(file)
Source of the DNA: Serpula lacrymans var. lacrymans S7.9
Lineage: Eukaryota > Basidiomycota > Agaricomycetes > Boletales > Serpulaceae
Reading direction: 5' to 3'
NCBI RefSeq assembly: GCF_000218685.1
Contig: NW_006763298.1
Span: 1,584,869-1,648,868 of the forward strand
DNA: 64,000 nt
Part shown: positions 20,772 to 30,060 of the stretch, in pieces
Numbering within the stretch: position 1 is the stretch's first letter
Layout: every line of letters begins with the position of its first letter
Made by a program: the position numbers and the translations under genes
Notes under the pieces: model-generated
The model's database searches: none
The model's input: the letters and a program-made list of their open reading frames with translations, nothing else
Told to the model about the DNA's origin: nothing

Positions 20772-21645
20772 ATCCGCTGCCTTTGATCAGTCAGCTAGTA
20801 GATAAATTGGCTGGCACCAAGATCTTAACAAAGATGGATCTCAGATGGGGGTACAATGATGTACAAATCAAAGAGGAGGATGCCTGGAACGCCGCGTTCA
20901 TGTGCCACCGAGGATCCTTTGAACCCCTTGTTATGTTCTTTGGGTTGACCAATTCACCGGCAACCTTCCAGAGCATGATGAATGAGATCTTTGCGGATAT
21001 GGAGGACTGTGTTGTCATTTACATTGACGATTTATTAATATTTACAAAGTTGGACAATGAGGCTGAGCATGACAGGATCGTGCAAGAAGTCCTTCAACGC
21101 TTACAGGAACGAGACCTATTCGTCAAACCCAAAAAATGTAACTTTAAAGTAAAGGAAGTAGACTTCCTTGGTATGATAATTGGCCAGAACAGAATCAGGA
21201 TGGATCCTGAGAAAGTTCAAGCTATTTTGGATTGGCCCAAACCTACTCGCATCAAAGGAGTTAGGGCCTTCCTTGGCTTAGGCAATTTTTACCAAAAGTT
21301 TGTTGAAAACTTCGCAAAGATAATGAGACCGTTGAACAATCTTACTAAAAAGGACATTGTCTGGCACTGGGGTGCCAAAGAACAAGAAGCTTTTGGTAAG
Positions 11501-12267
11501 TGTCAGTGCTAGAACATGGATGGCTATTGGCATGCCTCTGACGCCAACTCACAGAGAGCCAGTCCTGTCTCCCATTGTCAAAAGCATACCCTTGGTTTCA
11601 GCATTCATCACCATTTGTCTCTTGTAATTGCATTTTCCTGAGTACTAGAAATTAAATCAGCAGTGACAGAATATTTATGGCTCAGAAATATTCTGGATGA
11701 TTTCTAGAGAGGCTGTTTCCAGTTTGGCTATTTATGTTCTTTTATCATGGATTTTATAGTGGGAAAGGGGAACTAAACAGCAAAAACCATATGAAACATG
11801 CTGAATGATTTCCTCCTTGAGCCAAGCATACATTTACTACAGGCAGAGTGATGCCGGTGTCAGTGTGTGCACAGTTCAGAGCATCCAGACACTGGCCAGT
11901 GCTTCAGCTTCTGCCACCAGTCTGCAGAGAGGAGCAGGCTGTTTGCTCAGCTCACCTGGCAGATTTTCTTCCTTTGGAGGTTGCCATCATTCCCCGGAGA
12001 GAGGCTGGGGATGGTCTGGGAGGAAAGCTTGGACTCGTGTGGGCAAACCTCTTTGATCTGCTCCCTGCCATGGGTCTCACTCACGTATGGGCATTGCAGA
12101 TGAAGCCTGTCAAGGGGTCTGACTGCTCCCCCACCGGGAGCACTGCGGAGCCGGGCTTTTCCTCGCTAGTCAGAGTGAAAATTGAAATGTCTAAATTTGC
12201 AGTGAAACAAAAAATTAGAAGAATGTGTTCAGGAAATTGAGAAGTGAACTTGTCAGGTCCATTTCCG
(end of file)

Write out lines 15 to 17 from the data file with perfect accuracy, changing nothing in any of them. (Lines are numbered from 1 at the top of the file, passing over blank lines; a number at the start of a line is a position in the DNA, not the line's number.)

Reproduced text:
Told to the model about the DNA's origin: nothing

Positions 20772-21645
20772 ATCCGCTGCCTTTGATCAGTCAGCTAGTA